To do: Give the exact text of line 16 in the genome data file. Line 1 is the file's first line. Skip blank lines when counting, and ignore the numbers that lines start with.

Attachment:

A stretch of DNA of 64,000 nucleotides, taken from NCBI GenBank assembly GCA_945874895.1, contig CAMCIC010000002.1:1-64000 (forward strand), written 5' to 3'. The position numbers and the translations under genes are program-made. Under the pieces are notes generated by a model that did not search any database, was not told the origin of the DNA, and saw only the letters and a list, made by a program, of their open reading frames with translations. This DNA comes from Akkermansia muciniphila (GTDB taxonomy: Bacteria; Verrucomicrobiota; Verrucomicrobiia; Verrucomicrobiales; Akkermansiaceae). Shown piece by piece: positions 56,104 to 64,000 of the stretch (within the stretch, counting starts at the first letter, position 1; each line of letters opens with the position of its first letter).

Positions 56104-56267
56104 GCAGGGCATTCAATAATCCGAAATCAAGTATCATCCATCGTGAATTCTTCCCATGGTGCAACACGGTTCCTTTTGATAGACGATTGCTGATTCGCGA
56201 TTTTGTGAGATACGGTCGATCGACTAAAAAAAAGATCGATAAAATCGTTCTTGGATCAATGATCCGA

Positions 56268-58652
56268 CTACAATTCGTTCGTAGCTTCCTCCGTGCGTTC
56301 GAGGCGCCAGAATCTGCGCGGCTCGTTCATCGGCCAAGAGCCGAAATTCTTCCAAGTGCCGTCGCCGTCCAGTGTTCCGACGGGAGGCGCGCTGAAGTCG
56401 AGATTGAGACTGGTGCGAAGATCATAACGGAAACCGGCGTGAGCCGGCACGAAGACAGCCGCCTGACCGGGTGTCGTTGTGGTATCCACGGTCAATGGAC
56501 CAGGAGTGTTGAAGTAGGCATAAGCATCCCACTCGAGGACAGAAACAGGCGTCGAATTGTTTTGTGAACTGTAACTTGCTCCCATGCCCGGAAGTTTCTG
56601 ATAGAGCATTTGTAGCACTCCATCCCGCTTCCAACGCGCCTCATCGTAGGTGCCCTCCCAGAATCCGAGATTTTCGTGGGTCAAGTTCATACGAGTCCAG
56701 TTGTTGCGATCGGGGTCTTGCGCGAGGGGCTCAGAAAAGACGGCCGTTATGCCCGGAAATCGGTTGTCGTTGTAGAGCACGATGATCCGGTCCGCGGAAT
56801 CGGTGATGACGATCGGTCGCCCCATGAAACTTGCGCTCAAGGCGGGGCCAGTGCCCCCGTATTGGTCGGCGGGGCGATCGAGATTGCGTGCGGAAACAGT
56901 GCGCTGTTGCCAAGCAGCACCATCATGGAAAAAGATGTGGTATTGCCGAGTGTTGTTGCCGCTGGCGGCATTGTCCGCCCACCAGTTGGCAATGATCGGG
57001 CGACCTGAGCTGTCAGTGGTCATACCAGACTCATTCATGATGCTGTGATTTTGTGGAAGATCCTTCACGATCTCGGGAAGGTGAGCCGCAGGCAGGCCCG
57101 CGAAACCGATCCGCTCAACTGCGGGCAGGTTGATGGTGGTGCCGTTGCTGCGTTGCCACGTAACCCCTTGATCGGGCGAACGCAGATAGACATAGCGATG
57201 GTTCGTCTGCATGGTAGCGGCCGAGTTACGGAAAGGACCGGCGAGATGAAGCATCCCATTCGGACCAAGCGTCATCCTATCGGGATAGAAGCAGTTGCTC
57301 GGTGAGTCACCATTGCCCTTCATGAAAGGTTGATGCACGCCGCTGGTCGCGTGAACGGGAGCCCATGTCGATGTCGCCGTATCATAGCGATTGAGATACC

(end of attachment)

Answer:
57201 GTTCGTCTGCATGGTAGCGGCCGAGTTACGGAAAGGACCGGCGAGATGAAGCATCCCATTCGGACCAAGCGTCATCCTATCGGGATAGAAGCAGTTGCTC